The businessman directed his own criticism at Clinton on Thursday, while briefly addressing the tension with Ryan.
U.S. President Barack Obama talks about the war on terrorism during a news conference at the Pentagon in Washington on Thursday. He also declared that Donald Trump's warning that the November election might be rigged is 'ridiculous.' (Associated Press)

He said he had given Pence permission to endorse the speaker the day before.

"I say, 'Mike, you like him? Yes. Go ahead and do it, 100 per cent,"' Trump recalled of his conversation, interrupting his audience when they began to boo Ryan.

"Paul Ryan's a good guy, actually," he said.

As the infighting continued, Trump and his allies lashed out at the Democratic presidential nominee's foreign policy record.

Trump blames Clinton for payment to Iran

They contended that Clinton was responsible for negotiations that led to a $400 million U.S. payment to Iran earlier in the year. Trump and some other Republicans have described the money as ransom payment for four Americans detained in Iran days before the money was delivered.

"It's so sad, so disgusting," Trump said of the payment.

At his news conference, Obama strongly rejected the idea of a ransom. "This wasn't some nefarious deal," he said of a payment that was part of a decades-old dispute over a failed military equipment deal.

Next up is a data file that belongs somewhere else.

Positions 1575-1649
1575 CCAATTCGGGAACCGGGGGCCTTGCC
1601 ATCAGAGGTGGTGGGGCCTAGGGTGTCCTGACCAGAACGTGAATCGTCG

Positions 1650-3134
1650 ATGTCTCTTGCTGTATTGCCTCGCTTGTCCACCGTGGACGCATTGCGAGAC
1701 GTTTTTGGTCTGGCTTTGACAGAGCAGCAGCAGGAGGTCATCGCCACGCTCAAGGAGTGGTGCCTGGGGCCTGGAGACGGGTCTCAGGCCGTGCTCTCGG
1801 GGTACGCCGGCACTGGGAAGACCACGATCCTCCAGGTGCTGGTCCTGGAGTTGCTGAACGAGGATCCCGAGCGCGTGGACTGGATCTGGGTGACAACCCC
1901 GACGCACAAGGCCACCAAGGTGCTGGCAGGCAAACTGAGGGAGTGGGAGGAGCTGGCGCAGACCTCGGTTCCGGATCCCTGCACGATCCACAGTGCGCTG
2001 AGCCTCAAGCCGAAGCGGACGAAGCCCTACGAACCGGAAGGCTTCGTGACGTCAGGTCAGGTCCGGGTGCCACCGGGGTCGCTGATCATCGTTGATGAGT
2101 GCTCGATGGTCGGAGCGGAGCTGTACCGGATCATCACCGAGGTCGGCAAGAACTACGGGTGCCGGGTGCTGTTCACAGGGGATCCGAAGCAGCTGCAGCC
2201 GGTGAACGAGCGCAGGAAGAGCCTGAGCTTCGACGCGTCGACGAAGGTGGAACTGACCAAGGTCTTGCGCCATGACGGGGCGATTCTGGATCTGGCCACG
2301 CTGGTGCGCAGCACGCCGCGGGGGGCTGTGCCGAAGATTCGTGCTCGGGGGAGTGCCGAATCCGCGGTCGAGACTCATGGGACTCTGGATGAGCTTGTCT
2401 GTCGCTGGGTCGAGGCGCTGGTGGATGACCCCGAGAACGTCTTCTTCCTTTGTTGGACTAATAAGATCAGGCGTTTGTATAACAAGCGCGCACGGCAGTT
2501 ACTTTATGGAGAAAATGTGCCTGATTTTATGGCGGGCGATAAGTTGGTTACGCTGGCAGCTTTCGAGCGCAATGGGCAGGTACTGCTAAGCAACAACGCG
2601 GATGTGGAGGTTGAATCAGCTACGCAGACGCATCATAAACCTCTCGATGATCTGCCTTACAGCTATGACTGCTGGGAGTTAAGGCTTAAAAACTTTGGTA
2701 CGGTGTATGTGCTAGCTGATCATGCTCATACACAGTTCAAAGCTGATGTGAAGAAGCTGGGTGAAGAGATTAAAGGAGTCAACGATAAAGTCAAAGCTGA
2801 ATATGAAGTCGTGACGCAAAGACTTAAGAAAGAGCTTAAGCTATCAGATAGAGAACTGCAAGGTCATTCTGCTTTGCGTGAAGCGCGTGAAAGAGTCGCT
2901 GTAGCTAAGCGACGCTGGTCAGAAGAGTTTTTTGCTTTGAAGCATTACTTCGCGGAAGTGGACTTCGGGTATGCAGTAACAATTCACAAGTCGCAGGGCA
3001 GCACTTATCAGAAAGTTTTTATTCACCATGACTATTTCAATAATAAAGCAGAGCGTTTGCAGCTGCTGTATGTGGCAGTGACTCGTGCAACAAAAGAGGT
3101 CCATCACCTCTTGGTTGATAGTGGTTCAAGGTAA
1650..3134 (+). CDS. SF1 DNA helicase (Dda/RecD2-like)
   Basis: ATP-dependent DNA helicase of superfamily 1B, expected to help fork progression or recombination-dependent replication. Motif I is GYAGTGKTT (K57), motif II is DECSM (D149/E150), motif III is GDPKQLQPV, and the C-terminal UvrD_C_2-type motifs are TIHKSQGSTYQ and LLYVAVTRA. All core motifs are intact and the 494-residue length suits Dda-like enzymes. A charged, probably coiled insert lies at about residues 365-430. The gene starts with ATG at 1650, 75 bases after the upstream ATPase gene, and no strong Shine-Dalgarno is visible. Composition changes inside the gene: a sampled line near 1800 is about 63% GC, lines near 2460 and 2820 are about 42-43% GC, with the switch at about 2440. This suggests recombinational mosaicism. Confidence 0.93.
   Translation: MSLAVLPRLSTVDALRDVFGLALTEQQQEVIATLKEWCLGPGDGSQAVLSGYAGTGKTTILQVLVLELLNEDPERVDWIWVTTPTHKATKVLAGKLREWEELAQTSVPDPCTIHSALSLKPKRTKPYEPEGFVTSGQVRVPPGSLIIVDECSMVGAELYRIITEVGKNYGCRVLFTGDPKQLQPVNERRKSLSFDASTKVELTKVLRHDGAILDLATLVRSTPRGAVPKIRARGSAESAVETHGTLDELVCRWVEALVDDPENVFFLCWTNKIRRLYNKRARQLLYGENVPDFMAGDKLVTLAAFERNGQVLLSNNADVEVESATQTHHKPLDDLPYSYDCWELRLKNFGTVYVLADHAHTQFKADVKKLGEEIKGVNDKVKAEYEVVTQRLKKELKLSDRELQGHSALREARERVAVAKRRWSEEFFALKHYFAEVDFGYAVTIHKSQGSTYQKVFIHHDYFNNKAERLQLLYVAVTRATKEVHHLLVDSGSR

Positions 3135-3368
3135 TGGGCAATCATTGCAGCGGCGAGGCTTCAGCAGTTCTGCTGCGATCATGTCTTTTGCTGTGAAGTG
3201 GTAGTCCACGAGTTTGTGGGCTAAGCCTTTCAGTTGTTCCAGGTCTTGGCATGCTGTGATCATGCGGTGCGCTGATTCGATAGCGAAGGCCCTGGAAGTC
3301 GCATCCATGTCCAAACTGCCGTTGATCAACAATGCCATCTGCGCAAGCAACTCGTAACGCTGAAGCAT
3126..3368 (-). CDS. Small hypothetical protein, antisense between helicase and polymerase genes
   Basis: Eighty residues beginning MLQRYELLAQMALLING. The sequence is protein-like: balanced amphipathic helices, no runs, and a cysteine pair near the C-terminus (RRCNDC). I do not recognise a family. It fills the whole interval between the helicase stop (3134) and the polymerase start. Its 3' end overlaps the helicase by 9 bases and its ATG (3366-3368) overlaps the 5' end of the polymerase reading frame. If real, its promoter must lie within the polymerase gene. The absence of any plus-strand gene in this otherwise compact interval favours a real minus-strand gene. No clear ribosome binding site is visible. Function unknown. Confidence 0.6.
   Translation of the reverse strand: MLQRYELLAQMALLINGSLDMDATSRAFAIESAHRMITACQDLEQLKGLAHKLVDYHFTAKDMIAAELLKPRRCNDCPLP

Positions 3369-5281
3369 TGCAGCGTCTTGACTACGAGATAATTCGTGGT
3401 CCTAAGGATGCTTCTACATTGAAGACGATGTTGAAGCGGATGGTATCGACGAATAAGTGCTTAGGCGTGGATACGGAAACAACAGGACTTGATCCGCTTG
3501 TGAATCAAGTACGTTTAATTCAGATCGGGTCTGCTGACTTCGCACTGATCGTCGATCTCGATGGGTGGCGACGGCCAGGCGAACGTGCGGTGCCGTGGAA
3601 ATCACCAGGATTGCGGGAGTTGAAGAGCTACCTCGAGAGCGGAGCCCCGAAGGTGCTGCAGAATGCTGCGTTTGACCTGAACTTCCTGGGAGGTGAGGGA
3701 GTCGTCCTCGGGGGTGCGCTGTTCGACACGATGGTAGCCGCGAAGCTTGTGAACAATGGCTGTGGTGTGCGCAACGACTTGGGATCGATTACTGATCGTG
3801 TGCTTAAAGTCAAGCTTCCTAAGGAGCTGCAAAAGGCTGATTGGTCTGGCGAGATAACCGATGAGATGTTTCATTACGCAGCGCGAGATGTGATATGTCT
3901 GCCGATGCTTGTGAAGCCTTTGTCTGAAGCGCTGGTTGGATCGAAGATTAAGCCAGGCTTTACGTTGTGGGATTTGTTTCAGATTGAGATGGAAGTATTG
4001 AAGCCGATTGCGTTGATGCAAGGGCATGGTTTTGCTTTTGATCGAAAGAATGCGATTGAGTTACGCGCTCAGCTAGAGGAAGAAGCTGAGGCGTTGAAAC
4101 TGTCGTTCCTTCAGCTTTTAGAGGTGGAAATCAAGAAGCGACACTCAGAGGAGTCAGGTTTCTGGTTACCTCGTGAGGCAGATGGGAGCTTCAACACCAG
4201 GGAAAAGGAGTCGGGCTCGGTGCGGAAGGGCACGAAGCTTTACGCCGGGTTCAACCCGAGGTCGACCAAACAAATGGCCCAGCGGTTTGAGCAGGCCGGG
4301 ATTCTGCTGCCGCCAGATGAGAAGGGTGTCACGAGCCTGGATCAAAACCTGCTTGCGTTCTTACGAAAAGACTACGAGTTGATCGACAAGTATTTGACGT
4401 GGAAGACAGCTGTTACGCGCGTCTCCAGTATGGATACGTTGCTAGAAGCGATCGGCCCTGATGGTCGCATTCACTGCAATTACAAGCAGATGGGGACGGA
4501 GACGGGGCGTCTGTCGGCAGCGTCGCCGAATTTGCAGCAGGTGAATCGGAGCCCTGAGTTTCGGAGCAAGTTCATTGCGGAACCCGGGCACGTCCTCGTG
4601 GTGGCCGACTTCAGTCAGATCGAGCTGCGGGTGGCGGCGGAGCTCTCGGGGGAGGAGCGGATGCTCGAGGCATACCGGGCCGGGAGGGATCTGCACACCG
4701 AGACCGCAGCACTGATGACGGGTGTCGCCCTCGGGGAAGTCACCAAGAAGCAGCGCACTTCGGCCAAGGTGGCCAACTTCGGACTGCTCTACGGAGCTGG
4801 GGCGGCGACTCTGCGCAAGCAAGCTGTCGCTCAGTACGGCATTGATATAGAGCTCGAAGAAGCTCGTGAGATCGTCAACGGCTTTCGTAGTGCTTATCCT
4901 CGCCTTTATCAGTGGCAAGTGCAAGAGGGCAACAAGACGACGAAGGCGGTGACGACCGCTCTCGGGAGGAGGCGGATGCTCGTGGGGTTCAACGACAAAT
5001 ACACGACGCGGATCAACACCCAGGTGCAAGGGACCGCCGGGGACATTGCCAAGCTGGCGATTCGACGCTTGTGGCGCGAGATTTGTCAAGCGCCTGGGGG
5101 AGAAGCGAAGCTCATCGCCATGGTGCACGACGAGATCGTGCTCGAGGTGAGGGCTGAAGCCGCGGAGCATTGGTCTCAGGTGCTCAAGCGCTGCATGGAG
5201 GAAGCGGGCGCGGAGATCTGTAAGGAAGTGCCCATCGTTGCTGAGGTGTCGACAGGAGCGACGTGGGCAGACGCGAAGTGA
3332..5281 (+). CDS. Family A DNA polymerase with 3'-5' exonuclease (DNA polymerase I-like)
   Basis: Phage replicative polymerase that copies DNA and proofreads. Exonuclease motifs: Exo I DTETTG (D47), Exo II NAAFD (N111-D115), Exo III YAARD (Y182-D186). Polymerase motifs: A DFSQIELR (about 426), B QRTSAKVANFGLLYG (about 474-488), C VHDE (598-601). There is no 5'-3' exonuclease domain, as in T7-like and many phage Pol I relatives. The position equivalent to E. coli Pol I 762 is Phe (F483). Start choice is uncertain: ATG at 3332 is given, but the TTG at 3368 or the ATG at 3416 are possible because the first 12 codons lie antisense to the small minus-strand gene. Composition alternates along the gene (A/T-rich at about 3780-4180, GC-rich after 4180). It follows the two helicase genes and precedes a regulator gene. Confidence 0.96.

As Trump used the issue to assail Clinton, he faced new questions about his description of a video he suggested was taken by Iranian forces removing bags of money from a plane.

Several senior U.S. officials involved in the Iran negotiations said they weren't aware of any such video.

A campaign spokeswoman acknowledged that the video in question was unrelated footage Trump watched on television. Yet the Republican candidate cited it again during his Maine appearance, insisting that the Iranian government released the footage to "embarrass our country."

Clinton assails Trump for outsourcing

At the same time, Clinton criticized Trump for outsourcing at his companies the very jobs he's promising to create back home.

"Everything he's made he's made somewhere else," she said as she toured a Las Vegas electric manufacturer Thursday afternoon. "I've met people who were destroyed by Donald Trump, so take a look at what he's done, not what he says."

Meanwhile, a group of former U.S. national security officials, including some who have worked for top Republicans, called Donald Trump's recent comments about NATO, Russia's annexation of Crimea and other matters "disgraceful" in a letter released on Thursday.

In the last month, Trump has suggested he might not defend NATO allies if they did not spend more on defence, appeared to invite Russia to hack the emails of Democratic opponent Hillary Clinton and suggested he might accept Russia's 2014 annexation of Crimea from Ukraine."These are disgraceful statements that betray our longstanding values and national interests embraced by presidents of both parties," said the open letter first reported by the Washington Post.

Most of the 37 who signed the letter appear to be Democrats, including Madeleine Albright and Leon Panetta, respectively former secretaries of state and defence, but others served under Republican presidents and lawmakers.

The Associated Press and Reuters

now